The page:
MEJA, civilian contractors, and independent security companies.

The Blackwater “incident,” several civilian contactor MEJA cases, have caused concern about the role and ability to control civilian contractors in a war zone.

The international community will have the opportunity to take on [] definitional challenges within the next several years. The United Nations Working Group on the Use of Mercenaries as a Means of Violating Human Rights and Impeding the Exercise of the Right of Peoples to Self-Determination—in consultation with researchers, watchdog groups, industry representatives, and other civil society groups—has issued a Draft International Convention on the Regulation, Oversight and Monitoring of Private Military and Security Companies.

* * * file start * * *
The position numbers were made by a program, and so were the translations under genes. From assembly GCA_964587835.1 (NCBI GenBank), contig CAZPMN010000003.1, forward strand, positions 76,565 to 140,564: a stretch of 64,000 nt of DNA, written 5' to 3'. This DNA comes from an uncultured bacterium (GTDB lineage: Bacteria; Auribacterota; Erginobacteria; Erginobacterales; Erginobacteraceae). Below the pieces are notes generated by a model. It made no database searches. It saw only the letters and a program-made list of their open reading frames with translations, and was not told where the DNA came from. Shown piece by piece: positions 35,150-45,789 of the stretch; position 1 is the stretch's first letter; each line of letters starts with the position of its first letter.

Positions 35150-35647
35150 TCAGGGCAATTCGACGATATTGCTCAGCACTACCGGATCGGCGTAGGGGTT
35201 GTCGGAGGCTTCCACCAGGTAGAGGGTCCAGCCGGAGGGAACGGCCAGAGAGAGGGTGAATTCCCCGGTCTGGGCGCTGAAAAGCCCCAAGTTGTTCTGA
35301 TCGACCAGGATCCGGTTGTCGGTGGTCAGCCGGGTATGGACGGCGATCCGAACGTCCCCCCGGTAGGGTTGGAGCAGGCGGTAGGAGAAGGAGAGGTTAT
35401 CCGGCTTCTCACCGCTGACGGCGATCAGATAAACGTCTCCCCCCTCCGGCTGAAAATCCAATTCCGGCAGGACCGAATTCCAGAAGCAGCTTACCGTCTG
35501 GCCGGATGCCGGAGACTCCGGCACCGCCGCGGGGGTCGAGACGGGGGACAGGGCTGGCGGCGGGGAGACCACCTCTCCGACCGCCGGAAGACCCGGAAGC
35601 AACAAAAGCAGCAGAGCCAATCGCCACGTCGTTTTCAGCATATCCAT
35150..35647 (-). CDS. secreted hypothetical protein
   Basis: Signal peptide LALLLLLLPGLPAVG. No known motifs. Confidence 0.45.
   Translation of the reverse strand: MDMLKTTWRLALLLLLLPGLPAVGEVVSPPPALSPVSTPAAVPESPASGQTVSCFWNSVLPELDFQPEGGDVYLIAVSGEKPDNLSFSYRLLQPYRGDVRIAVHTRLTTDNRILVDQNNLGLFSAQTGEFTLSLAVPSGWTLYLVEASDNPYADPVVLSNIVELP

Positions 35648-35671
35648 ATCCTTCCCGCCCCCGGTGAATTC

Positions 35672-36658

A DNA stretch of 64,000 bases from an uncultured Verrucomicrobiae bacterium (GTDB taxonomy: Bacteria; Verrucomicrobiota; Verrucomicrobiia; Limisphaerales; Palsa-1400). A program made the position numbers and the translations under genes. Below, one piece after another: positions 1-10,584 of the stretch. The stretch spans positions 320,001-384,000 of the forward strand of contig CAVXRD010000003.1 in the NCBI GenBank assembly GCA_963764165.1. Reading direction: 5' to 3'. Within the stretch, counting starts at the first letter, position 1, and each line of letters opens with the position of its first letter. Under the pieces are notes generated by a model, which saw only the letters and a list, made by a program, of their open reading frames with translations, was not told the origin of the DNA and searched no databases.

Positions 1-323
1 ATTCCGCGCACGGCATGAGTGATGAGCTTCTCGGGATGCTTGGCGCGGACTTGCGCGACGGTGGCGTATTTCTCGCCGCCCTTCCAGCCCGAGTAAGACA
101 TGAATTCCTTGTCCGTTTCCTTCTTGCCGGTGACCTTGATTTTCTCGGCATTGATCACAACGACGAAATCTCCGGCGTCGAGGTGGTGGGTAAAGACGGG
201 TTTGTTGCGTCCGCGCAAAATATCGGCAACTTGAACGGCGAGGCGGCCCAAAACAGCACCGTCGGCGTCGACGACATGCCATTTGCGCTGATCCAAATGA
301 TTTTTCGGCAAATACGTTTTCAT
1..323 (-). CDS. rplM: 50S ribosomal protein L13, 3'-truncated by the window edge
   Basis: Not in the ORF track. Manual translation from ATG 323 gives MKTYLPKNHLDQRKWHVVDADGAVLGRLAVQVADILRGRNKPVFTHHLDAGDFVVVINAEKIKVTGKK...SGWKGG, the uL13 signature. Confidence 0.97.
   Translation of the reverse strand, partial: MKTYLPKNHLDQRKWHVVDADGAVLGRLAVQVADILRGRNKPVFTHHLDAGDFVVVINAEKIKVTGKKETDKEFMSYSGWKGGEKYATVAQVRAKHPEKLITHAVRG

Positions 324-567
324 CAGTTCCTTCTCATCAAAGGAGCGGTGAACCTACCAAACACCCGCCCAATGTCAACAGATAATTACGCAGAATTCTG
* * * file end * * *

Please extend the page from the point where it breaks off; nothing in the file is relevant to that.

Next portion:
Margaret Maffai, Cairo Institute for Human Rights Studies, writes on Closing the Loophole: Private Military Contractors and Rights Violations, on JURIST.

Ms. Maffai notes the limited scope and application of MEJA, and the apparent exemption or lack of coverage to State Department contractors such as Blackwater.  She further notes the potential unconstitutionality of MEJA under such cases as  Reid v. Covert.

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